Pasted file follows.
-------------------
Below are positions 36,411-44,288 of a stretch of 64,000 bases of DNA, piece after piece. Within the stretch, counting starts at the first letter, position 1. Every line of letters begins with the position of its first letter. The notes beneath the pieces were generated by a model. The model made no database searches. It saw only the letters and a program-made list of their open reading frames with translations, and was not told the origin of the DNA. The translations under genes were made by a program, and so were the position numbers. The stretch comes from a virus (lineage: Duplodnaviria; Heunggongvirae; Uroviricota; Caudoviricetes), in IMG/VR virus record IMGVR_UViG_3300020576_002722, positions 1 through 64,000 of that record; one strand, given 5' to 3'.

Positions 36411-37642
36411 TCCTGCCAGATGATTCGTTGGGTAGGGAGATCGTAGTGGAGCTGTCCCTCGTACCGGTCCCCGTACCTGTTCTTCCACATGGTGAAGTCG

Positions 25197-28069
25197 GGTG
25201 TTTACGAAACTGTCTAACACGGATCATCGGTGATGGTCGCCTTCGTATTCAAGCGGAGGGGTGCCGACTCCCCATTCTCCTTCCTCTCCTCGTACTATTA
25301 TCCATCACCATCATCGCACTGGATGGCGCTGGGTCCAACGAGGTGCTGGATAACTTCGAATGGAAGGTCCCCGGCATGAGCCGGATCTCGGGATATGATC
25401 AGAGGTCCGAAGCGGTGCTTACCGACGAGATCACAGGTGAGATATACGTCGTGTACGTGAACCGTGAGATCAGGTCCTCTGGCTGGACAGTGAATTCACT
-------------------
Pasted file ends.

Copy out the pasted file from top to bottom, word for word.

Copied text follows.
Below are positions 36,411-44,288 of a stretch of 64,000 bases of DNA, piece after piece. Within the stretch, counting starts at the first letter, position 1. Every line of letters begins with the position of its first letter. The notes beneath the pieces were generated by a model. The model made no database searches. It saw only the letters and a program-made list of their open reading frames with translations, and was not told the origin of the DNA. The translations under genes were made by a program, and so were the position numbers. The stretch comes from a virus (lineage: Duplodnaviria; Heunggongvirae; Uroviricota; Caudoviricetes), in IMG/VR virus record IMGVR_UViG_3300020576_002722, positions 1 through 64,000 of that record; one strand, given 5' to 3'.

Positions 36411-37642
36411 TCCTGCCAGATGATTCGTTGGGTAGGGAGATCGTAGTGGAGCTGTCCCTCGTACCGGTCCCCGTACCTGTTCTTCCACATGGTGAAGTCG

Positions 25197-28069
25197 GGTG
25201 TTTACGAAACTGTCTAACACGGATCATCGGTGATGGTCGCCTTCGTATTCAAGCGGAGGGGTGCCGACTCCCCATTCTCCTTCCTCTCCTCGTACTATTA
25301 TCCATCACCATCATCGCACTGGATGGCGCTGGGTCCAACGAGGTGCTGGATAACTTCGAATGGAAGGTCCCCGGCATGAGCCGGATCTCGGGATATGATC
25401 AGAGGTCCGAAGCGGTGCTTACCGACGAGATCACAGGTGAGATATACGTCGTGTACGTGAACCGTGAGATCAGGTCCTCTGGCTGGACAGTGAATTCACT